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Book Review: Unlucky Strike – Private Health and the Science, Law and the Politics of Smoking

4 Sep 2014


If you’re involved in a fight over smoking restrictions or simply want to be well-armed when the topic comes up, Unlucky Strike is a book for you.

Written by Professor John Staddon (above right), a Duke University professor of psychology and biology, his aim is “a re-think and a redress” of society’s current views on smoking. He marshals a lot of argument, replete with footnotes and citations, in just over 100 pages.

That’s fitting for a scholar whose work has ranged from simulated detection of landmines to lectures on traffic control.

But the book is anything but a dry, academic tome. Whether exploring the limitations of epidemiology or dissecting the ins and outs of the tobacco Master Settlement Agreement of 1998, Staddon maintains a sharp focus, a sense of humor, and a conversational tone.

Here, for example, is his take on the effectiveness of banning cigarette advertising: “Dogs like to chase cats. Keeping them away from cats doesn’t help. The first time they see a cat, off they go. The only way to prevent chasing is to expose them to cats and train them not to chase. So it may be with tobacco.”

You’re as apt to run across a reference to comedians Laurel and Hardy as to epidemiologist Sir Richard Doll.

Nonetheless, this is a book that is unlikely to enjoy wide readership. And that might be OK if those who do read it include policy makers, legislators, scientists, and other researchers. Because whether one agrees with Staddon’s views on smoking, there’s no disputing his thoroughness and depth in presenting his case. It would help anyone keep the sort of open mind necessary to reach valid conclusions.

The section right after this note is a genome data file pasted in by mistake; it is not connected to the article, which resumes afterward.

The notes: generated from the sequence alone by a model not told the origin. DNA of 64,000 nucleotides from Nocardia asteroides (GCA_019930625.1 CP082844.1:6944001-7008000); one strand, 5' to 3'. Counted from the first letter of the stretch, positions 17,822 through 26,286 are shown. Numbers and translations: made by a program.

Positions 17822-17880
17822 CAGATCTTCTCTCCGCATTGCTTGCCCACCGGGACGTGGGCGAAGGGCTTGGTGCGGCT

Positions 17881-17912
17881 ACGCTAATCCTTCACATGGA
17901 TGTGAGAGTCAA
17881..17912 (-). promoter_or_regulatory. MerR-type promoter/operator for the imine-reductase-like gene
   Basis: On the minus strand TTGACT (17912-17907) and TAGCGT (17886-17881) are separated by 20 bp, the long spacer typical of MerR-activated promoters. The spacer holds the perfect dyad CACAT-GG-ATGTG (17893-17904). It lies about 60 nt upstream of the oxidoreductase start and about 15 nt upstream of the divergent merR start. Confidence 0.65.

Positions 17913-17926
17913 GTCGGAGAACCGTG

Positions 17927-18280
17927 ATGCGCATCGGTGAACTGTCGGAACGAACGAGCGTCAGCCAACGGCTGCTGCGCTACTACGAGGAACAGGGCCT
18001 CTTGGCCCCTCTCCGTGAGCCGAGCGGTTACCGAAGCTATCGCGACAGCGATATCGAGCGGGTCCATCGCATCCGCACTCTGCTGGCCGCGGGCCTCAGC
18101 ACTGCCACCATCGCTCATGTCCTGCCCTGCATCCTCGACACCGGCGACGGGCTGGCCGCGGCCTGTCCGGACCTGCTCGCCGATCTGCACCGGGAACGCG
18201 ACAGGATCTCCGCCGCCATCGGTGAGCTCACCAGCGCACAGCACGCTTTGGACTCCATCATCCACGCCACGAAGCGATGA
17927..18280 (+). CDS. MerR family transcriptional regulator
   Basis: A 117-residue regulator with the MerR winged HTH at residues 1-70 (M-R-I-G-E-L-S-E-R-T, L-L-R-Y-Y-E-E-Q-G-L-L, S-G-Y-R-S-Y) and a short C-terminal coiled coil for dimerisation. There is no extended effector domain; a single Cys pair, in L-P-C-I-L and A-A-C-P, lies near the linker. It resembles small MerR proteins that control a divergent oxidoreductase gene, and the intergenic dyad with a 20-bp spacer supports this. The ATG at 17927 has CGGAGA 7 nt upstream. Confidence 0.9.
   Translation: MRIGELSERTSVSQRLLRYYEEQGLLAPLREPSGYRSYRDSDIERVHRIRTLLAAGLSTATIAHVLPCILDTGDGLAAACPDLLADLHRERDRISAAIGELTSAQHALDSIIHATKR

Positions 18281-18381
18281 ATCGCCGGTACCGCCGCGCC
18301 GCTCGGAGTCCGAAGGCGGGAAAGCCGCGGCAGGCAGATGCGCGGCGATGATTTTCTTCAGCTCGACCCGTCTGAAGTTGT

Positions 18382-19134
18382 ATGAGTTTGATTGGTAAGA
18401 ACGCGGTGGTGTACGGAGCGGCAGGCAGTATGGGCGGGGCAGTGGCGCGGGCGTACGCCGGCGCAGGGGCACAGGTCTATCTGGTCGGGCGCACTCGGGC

You can order Unlucky Strike online at Amazon.

George E

photo credit: University of Buckingham Press

4 Responses to “Book Review: Unlucky Strike – Private Health and the Science, Law and the Politics of Smoking”

  1. Wesley Thursday, September 4, 2014 at 3:19 pm #

    So what exactly are Staddon’s views on smoking that stood out to you?

    • George E. Thursday, September 4, 2014 at 4:59 pm #

      Wesley – I'd say his major point is that smoking has no public cost, and puts only individual smokers at risk. As such, he writes, "the dominant attitude to smoking makes little sense … the general animus encourages tendentious science, perverts law and tempts politicians into dubious practices.."

  2. Trent Thursday, September 4, 2014 at 3:42 pm #

    Well, the book is only $4 for the Kindle version. Is that a bargain, or a function of the book not being that great?

    • George E. Thursday, September 4, 2014 at 5:06 pm #

      Trent – I have no idea how prices are set for electronic versions of books. Obviously, the audience for this type of book is minuscule compared to something by someone such as J. K. Rowling, John Grisham or David McCullough. I would note that it's published by a small university press and, as I wrote, not very long. Those both may play a role, I don't know.